Tungsten carbide (WC) is an inorganic chemical compound containing equal parts of tungsten and carbon atoms. Colloquially, tungsten carbide is often simply called carbide. In its most basic form, it is a fine gray powder, but it can be pressed and formed into shapes for use in industrial machinery, tools, abrasives, as well as jewelry. Tungsten carbide is approximately three times stiffer than steel, with a Young's modulus of approximately 550 GPa, and is much denser than steel or titanium. Titanium is a chemical element with the symbol Ti and atomic number 22. Sometimes called the "space age metal", it has a low density and is a strong, lustrous, corrosion-resistant transition metal with a silver color Titanium was discovered in Cornwall, United Kingdom, by William Gregor in 1791.... It is comparable with corundum (α-Al2O3 or sapphire) in hardness and can only be polished and finished with abrasives of superior hardness such as silicon carbide, cubic boron nitride and diamond amongst others, in the form of powder, wheels and compounds.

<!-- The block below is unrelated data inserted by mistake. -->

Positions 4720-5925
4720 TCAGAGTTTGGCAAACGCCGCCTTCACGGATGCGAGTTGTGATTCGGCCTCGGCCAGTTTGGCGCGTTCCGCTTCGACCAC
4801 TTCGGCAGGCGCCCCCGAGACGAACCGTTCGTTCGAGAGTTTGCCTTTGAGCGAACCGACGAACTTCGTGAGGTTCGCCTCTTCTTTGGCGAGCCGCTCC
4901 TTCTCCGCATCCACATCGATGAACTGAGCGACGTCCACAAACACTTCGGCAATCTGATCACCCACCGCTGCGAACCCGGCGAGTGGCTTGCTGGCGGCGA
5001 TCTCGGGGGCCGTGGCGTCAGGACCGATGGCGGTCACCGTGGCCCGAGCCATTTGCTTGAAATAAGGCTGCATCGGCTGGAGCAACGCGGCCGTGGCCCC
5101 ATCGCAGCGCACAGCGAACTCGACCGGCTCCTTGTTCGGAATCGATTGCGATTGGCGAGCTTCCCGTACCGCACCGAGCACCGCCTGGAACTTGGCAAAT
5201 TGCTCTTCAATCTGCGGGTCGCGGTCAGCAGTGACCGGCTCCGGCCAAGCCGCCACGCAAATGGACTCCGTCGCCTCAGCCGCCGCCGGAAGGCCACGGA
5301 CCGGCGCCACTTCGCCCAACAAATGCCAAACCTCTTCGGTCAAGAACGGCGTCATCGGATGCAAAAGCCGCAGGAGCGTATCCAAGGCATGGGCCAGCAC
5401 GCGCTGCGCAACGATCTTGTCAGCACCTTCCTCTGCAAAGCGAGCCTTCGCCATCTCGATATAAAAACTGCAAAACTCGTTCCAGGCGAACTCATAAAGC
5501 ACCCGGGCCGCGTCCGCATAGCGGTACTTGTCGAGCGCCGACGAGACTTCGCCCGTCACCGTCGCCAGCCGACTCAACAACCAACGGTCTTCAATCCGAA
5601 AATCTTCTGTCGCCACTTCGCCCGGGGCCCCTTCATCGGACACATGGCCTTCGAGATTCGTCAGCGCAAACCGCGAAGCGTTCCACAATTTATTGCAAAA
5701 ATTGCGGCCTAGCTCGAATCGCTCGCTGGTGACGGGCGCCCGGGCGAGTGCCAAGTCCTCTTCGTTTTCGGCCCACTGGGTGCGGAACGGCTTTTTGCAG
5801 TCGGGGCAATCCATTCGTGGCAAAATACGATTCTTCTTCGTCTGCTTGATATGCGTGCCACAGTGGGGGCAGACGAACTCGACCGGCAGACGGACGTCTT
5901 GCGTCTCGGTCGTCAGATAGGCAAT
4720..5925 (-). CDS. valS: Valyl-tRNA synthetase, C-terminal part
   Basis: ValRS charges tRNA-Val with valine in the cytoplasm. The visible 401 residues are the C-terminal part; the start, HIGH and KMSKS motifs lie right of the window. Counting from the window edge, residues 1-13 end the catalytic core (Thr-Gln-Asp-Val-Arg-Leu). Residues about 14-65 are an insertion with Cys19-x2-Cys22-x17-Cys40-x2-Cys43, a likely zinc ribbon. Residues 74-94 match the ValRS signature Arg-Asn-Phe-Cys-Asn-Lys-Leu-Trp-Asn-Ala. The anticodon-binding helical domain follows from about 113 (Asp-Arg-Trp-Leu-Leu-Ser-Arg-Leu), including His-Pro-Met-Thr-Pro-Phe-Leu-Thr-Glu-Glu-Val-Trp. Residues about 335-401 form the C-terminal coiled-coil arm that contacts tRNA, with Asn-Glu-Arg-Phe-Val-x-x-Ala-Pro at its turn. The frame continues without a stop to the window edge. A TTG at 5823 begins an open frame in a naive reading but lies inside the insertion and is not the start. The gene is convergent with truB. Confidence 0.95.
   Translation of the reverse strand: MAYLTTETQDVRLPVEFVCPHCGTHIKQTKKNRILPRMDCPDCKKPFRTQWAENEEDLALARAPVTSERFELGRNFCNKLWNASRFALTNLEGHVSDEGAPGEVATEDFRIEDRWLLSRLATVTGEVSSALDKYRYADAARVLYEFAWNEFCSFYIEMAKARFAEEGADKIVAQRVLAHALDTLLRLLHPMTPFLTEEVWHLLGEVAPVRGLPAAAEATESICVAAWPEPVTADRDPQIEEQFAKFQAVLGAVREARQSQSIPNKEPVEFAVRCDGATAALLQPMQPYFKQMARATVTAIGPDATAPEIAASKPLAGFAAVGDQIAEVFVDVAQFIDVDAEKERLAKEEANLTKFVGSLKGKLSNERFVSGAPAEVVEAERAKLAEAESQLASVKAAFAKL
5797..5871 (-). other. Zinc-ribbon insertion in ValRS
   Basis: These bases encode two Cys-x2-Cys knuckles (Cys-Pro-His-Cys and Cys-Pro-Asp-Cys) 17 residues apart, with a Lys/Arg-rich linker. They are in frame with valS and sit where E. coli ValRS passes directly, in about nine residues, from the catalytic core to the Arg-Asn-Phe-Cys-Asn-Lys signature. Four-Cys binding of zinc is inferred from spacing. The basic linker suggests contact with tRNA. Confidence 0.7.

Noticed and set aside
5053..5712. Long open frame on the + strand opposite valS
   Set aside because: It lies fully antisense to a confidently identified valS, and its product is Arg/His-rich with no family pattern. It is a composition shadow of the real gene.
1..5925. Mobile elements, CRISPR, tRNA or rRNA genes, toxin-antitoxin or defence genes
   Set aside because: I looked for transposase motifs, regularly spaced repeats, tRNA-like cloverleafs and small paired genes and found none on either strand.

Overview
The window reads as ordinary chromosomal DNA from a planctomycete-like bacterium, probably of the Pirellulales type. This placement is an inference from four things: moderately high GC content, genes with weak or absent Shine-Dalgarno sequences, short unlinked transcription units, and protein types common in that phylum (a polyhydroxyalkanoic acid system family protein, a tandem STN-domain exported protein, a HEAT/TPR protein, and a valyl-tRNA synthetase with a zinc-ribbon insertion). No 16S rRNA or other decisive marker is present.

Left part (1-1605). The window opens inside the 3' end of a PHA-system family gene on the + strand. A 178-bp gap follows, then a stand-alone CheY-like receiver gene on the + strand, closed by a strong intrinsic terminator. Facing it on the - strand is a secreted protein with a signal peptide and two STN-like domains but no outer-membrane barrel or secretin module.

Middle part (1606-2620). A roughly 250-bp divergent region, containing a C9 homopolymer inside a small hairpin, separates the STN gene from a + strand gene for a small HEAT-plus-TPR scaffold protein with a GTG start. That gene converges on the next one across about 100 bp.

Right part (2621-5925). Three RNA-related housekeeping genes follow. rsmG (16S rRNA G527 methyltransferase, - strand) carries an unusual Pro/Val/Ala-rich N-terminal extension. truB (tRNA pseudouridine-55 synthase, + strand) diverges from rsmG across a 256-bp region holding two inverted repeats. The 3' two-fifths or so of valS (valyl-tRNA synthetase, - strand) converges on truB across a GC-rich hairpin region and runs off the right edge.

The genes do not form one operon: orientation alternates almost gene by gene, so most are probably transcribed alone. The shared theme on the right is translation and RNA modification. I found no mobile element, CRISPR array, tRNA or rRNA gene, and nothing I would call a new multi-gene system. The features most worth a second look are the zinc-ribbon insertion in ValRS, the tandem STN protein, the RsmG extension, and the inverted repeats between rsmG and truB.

Tungsten carbide is a chemical compound containing tungsten and carbon. Tungsten carbide dies are a cheaper alternative to diamond and PCD dies and are often used for drawing wires from tough materials, such as carbon steel or stainless steel. Sometimes, carbide will leave a better finish on parts of a wire. Tungsten carbide dies have different shapes, like triangular, square, trapezium, hexagonal, octagonal, semicircle, stripped, flat, etc.